Ditto. That’s why it’s hard for me to comment on or even think about the Adrian Peterson story. I have a scar on my wrist to this day from one of my mom’s beatings. They were savage. I have no sympathy for Adrian Peterson with regard to him treating his children the same way he was treated. I never struck my daughter because the lesson I learned from my upbringing is that I never wanted my daughter to feel that sense of fear I so often felt in the presence of my mother. I never wanted my daughter to look at me that way, to have that image that I will never erase from my mind of my mother whaling on me with a belt. I don’t give a shit what religion a person is or what their beliefs are, children should never be beaten, spanked, or whatever euphemism you use for abuse.

      • bostonboomer says:

        My family was violent too. I didn’t get hit with a belt, but my parents both backhanded me across the face many times. My Dad did it when I was only 8 years old. He slapped me across the face at the dinner table and knocked me and my chair to the ground. He choked me and banged my head against the wall when I was a teenager. Lots more examples. But none of that was as bad as the emotional abuse–yelling and name-calling.

        As I wrote yesterday, I am an absolutist on hitting kids. It’s always wrong. It doesn’t work anyway. It only makes the child afraid of her parent and teaches her to lie to avoid punishment and avoid interactions with parents.

        • dakinikat says:

          I wish every teen had to take a child development/child psych class in high school. Thank goodness I took a lot to get my teaching certificate at university. First, I was introduced to Montessori and second I learned what discipline really meant. I also learned how to spot different learning styles and disabilities. It came in handy with neighbor kids too.

        • janicen says:

          OMG, the name calling was constant and my mother was the instigator. When I was an adult and I confronted her about it she denied it and claimed I was blaming her for what my father and brothers did. My brothers emotionally abused me as well, but it was with her approval. They learned it from her. My parents are dead and I keep my brothers at a comfortable distance. I’m 57 years old and I’m just now beginning to really understand and recognize the damage but at least I knew enough not to do it to my daughter. It helps to know that amazing and accomplished women like you and dak had similar disfunction in your youths and yet your rose above it. Thank you for sharing.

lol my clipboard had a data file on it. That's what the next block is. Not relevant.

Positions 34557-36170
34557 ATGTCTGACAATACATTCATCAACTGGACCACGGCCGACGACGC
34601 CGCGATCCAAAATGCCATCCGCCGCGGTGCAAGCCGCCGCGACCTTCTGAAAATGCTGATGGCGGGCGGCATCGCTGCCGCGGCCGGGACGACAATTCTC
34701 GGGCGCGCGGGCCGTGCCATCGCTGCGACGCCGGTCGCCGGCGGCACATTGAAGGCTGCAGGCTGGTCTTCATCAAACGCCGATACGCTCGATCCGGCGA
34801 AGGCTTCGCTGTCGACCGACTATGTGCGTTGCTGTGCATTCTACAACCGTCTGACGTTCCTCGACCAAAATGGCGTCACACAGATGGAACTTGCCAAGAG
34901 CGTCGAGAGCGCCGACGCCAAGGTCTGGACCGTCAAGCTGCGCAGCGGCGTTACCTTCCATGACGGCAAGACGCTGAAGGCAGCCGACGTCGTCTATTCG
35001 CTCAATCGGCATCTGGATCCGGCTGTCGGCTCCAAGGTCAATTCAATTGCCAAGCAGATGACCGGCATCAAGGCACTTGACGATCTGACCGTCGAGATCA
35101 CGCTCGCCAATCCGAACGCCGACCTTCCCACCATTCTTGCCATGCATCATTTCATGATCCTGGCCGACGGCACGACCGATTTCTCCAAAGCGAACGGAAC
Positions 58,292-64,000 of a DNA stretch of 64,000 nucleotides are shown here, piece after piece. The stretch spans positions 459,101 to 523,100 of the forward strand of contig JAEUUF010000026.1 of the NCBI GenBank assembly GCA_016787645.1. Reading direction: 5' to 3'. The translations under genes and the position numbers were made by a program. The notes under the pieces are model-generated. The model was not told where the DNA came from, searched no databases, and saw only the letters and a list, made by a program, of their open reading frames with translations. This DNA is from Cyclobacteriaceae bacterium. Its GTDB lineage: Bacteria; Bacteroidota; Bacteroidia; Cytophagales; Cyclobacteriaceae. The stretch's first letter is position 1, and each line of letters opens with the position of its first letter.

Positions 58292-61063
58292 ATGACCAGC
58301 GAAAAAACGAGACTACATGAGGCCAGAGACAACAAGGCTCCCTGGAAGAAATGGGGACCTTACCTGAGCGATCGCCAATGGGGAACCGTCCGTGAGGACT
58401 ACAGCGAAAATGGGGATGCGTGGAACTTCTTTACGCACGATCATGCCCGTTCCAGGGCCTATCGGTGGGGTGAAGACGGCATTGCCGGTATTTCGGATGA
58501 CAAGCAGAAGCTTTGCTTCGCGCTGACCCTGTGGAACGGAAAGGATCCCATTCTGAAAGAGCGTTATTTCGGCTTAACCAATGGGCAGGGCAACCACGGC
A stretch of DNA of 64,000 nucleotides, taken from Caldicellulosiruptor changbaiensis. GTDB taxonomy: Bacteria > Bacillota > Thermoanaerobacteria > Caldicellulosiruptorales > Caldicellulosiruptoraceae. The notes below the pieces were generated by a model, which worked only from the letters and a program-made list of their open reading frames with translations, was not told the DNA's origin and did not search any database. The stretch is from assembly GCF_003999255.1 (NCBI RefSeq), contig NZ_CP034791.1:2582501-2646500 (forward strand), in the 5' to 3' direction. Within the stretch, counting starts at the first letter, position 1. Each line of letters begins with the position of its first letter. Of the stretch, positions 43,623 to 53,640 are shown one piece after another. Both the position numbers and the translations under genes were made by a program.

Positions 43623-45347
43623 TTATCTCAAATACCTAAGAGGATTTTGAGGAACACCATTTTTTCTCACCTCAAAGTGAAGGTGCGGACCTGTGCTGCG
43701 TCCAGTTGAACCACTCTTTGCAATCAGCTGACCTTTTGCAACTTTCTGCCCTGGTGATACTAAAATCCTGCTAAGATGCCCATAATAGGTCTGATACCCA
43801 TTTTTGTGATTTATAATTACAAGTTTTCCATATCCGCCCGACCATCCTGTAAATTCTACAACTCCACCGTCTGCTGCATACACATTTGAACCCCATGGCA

• bostonboomer says:


            Thanks for sharing. It helps me to know I’m not alone too. So many people have grown up in dysfunctional families. It’s important for us to break the cycle of violence. I really admire you and Dak for having children and treating them like human beings. I decided when I was pretty young that I’d never get married or have kids, because I was afraid I’d be like my parents. I was sexually abused by two relatives, which really was the worst thing that happened to me.

            I drank and took drugs to deal with my anxiety and depression and became an alcoholic. I got sober in 1982. That’s when I began the long road back. It wasn’t until I was about 40 that I understood I had been abused as a child. I thought it was my fault because I was a bad kid. I had even spent years in therapy before I got it. My parents weren’t bad people; they had terrible childhoods too. They did love me, and they both realized they had made lots of mistakes. They apologized to me and did everything they could to help me in my adulthood.

            I’ve been very fortunate to be able to watch my brother’s two boys growing up. I’ve been helping care for them since they were born. It’s a joy for me to spend time with them and know that they are happy and confident. It’s not the same as having children of my own, but I have been very involved in their lives and they are attached to me. I’m grateful to my brother and sister-in-law for including me in their lives.

      • dakinikat says:

        My mother had the imprint of an iron on her leg to the day she died. I had it easier than she did but it ended with me.

  9. dakinikat says:

    Joe Sample of the Jazz Crusaders has died

  10. bostonboomer says:

    The Carolina Panthers have finally deactivated Greg Hardy, long after he was convicted for beating and threatening to kill his girlfriend.

  11. bostonboomer says:

    Ray McDonald of the SF 49ers will play tonight, despite being arrested for beating his pregnant girlfriend. But Roger Goodell has cancelled his appearance at tonight’s game even though the 49ers are opening their new stadium.